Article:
Good support is undoubtedly one of the most important factors to consider. You and your team will occasionally need help, experience a bug in the system or need guidance and good support should preferably not be too far away. Some ERP providers only allow an admin to reach out, others work strictly by e-mail and chat. Make sure to understand their setup, for instance opening hours and ways to get in touch, and decide whether it aligns with your needs or not.
- Knowledge Base and courses
How are the possibilities post onboarding to self-educate, resolve or set up specific features, or onboard new team members? The next generation of ERP-systems will offer a full suite of courses and material for you to use at your convenience.
- Understanding the pricing structure
There are many different price models out there and like everything else in business, good things don’t come cheap. Remember that when you are browsing platforms. If it sounds too good to believe, it is because it probably is.
Some platforms base their pricing on usage, for example pay per licence or per order, while others take a cut of your turnover. Whichever is best varies from case to case. With that said, you should be aware of if there are other costs to take into consideration. Some of the most common ones that platforms will charge you for are integrations, onboarding (one-time fee) and even in some cases for support.
- Alternatives and packages
Some platforms are “one-size-fits-all” and don’t leave out any wiggle room. Others are feature and usage based and offer different packages. When probing the market make sure to also find inspiration in regards to price-model and make sure to discuss your preferred model with each. It doesn’t cost you anything to ask and who knows, maybe your wish can be accommodated.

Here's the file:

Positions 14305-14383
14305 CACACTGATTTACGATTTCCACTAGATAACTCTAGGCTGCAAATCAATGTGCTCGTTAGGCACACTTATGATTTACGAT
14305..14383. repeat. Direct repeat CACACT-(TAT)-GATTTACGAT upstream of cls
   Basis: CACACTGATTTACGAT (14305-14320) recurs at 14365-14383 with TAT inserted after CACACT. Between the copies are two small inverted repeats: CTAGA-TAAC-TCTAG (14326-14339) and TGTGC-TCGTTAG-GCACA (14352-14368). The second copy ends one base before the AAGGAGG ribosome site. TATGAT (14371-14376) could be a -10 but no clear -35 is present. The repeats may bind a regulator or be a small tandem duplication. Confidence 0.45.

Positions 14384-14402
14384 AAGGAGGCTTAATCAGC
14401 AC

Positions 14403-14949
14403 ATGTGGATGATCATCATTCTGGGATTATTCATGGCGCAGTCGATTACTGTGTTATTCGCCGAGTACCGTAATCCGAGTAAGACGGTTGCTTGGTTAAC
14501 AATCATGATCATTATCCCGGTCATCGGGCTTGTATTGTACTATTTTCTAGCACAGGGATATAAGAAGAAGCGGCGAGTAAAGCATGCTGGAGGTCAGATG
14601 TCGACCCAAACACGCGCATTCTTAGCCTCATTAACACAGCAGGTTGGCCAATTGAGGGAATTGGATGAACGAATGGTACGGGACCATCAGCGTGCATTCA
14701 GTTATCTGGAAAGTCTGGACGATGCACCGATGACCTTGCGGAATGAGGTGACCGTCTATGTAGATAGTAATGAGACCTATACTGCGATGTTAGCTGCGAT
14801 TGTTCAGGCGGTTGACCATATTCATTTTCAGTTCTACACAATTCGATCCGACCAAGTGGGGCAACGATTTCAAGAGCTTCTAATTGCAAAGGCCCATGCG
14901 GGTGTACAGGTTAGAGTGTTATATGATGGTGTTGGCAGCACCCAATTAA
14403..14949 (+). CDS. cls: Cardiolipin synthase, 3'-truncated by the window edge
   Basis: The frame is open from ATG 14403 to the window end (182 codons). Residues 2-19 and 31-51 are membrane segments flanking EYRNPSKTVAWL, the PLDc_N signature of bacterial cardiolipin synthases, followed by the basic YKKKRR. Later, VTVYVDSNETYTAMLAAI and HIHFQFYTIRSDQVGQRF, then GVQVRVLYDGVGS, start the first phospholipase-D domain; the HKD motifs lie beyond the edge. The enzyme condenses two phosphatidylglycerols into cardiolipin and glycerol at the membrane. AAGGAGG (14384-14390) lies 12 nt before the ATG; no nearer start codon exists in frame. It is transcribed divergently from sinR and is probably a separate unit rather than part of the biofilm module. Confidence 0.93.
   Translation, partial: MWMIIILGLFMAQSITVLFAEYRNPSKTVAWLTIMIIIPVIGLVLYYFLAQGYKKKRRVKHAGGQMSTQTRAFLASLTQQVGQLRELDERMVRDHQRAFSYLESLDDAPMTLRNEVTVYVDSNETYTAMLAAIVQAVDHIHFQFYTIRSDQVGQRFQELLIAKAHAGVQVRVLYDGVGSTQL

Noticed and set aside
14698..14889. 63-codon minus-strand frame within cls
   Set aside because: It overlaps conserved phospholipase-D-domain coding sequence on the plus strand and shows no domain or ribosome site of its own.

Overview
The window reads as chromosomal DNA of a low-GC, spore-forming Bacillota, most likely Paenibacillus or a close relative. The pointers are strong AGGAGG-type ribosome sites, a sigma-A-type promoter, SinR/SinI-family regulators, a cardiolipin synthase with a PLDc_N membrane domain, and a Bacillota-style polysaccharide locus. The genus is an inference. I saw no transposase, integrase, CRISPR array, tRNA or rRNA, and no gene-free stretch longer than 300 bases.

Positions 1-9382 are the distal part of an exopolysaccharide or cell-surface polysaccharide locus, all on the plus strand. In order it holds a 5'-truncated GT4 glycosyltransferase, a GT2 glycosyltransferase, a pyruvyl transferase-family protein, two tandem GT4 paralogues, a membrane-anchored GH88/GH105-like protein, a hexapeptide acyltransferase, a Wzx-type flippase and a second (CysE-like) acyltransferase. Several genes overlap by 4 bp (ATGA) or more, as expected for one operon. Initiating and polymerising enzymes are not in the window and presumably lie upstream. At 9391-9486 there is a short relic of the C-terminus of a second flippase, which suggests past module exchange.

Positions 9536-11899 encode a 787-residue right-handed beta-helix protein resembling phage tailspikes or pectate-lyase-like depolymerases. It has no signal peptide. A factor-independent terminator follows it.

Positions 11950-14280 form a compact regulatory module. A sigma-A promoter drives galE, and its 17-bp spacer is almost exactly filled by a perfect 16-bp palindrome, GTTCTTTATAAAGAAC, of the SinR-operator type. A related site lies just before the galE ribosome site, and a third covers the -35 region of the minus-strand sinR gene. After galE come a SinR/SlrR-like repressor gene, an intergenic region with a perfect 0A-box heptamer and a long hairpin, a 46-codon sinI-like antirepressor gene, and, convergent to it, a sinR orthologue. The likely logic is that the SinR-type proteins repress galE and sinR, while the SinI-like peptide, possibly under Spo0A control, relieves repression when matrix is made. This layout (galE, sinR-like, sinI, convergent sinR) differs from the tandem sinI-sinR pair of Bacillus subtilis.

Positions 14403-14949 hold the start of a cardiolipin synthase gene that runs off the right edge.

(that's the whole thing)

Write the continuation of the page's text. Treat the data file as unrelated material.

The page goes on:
- ‘Lock it’ for as long as you can
Most companies have a max amount in mind when looking for new software, but they forget to look at the development in pricing over time. Don’t make the mistake of thinking the price is fixed, but make sure that it actually is when negotiating your deal. Having said this it is also important that you don’t squeeze the lemon as that could lead to a worse service provided.
- Communication and dialogue
Which kind of communication do you wish to have with your new ERP provider when it comes to Development? Do you prefer to have a ‘say’ in all future developments or to use an ‘of-the-shelf’ industry standard that develops based on feedback from many, you inclusive? In recent years the trend has moved towards choosing off-the-shelf solutions that have been faster and easier to implement.
- Historical roadmap
The best way to understand what to expect from your new ERP-platform (development wise) is to ask the sales rep about what has been released in recent times. Most platforms have a newsletter that they share with their customers and reviewing this, will give you a strong indication of how fast, or slow, they will develop new features and improvements going forward.
- Future roadmap
Not all platforms can or will share their roadmap, but it can’t hurt to ask. In general, development teams work on fixes, improvements and new features. If you choose to go with an industry standard the chances of a mismatch in regards to future needs and requirements are minimised.